The rapid depreciation of the Yen is touching the nerves of the Japanese authorities once again. On the back of rising 10-year US Treasury yield to the highest level in sixteen years, larger interest rate differential between the US and Japan has weakened the Yen to around USDJPY=149 (Chart 1).

Despite of the falling Yen, the Bank of Japan (BoJ) decided in favor of the status quo at the September monetary policy meeting last Friday. The main reason for such decision was made clear by Governor Ueda before the meeting: nominal wage growth has continued to stagnate (Chart 2), which hampers the BoJ’s confidence to achieve its sustainable 2% inflation target. Unless wages increase sustainably, the BoJ is convinced that the current inflation episode in Japan will be transitory, as non-manufacturers complete their pass through of higher import costs to their customers*.

However, every decision has consequences, even the status quo. If the BoJ remains accommodative to support higher nominal wages, a further Yen depreciation could result into another round of increase in import prices. These developments would delay the recovery in real wages which have declined by more than -2.0% YoY, containing private consumption and, thereby, economic growth. Lower growth could in turn reduce corporate profits and discourage companies to lift nominal wages. In other words, the BoJ may be sitting in front of a vicious circle if the Yen continues to weaken.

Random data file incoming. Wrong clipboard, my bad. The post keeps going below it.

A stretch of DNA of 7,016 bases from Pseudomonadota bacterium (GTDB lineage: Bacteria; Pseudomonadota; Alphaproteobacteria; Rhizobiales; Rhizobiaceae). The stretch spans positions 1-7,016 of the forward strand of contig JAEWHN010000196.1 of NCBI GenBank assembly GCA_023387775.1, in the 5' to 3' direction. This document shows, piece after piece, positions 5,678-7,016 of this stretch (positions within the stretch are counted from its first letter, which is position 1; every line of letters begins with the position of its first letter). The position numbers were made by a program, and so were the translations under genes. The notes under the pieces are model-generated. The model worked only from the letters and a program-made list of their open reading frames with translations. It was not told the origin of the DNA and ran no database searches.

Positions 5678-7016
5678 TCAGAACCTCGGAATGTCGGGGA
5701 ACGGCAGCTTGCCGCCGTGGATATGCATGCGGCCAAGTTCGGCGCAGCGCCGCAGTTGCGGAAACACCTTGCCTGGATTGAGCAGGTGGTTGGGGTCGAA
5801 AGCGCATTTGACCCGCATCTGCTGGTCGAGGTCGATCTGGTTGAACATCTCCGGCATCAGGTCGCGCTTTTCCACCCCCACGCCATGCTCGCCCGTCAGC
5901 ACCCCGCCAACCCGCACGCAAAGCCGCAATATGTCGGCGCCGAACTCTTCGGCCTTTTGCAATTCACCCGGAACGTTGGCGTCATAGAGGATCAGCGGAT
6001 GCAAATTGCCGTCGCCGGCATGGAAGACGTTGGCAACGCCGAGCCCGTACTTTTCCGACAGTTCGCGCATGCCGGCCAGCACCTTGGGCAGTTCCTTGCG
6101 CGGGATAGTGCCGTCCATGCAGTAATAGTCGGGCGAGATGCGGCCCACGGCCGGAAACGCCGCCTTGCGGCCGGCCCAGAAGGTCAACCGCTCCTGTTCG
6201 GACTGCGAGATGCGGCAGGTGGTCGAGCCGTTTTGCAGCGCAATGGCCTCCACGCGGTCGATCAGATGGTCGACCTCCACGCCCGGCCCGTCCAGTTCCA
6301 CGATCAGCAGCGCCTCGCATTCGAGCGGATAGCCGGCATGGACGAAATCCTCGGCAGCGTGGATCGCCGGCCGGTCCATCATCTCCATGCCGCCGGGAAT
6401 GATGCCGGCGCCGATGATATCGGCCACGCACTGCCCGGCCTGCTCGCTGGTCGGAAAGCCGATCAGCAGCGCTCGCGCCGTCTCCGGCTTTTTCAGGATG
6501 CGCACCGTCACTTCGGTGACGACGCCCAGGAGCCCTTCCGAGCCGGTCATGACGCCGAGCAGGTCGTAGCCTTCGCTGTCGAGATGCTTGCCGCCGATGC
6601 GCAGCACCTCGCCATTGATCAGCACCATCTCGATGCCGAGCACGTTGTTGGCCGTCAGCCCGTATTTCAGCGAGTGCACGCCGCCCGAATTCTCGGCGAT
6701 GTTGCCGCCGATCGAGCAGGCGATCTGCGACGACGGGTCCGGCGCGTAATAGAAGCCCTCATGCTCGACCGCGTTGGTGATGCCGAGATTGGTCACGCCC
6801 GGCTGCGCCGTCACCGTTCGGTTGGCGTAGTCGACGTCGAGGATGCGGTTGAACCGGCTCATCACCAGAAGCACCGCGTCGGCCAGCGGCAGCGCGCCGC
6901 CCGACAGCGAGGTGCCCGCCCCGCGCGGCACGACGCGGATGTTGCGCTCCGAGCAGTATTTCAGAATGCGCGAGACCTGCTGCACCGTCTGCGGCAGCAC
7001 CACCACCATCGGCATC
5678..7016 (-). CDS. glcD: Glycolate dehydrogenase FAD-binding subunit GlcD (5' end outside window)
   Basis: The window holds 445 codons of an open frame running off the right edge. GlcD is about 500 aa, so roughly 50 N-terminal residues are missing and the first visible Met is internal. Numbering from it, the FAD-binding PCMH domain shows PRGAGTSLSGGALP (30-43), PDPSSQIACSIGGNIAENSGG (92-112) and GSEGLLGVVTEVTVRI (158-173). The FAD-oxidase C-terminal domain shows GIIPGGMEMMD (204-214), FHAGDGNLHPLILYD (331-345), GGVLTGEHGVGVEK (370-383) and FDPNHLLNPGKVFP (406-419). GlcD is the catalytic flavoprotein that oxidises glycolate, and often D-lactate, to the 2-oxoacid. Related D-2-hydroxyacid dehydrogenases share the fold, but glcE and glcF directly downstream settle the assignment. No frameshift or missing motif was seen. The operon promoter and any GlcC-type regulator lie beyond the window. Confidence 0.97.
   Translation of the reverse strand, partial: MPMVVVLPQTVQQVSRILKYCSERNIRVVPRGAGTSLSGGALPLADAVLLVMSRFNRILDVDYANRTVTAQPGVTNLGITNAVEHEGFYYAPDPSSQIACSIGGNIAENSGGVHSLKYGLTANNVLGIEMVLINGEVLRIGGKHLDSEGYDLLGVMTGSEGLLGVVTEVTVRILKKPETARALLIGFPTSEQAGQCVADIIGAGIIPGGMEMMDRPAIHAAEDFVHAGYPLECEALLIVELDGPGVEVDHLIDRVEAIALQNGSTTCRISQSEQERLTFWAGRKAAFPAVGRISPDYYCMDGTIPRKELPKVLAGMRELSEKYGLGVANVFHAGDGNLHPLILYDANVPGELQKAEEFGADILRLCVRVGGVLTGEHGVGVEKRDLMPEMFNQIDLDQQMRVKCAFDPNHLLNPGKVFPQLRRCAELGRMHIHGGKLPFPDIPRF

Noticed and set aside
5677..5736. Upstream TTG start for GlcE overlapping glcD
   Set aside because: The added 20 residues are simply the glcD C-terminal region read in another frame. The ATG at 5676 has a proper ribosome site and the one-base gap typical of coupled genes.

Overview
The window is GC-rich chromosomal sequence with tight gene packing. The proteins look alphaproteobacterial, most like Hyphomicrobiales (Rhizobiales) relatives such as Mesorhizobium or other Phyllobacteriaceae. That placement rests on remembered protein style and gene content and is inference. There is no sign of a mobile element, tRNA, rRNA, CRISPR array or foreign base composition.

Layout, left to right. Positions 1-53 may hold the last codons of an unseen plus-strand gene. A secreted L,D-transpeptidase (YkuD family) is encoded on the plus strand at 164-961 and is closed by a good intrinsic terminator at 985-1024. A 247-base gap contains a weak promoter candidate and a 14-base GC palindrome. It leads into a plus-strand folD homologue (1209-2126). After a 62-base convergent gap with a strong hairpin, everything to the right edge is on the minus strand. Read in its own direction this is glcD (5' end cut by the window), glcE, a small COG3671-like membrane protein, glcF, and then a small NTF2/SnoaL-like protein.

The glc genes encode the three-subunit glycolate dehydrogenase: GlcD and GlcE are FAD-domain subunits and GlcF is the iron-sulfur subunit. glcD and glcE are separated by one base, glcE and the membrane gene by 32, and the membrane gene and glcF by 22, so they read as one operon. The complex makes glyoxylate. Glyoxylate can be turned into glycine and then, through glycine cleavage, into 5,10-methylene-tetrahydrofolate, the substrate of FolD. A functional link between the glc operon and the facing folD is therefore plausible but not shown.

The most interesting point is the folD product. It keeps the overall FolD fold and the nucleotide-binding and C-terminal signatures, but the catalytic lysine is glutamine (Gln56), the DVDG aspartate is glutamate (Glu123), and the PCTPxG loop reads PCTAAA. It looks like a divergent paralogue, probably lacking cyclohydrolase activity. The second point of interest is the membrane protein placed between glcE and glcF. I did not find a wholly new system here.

With this background, the spotlight is on the Ministry of Finance (MoF) and its potential decision to intervene in the forex market to prop up the Yen. The MoF stepped into the foreign exchange market when the Yen was weakening rapidly above USDJPY=145 last year in September.  With a lingering possibility of an additional rate hike by the Fed, higher US Treasury yields have recently further weakened the Yen. Therefore, the MoF might come back again to the Yen rescue but the impact of such intervention can only be temporary if yield differentials remain so wide in favor of US Treasuries and, thus, the US dollar.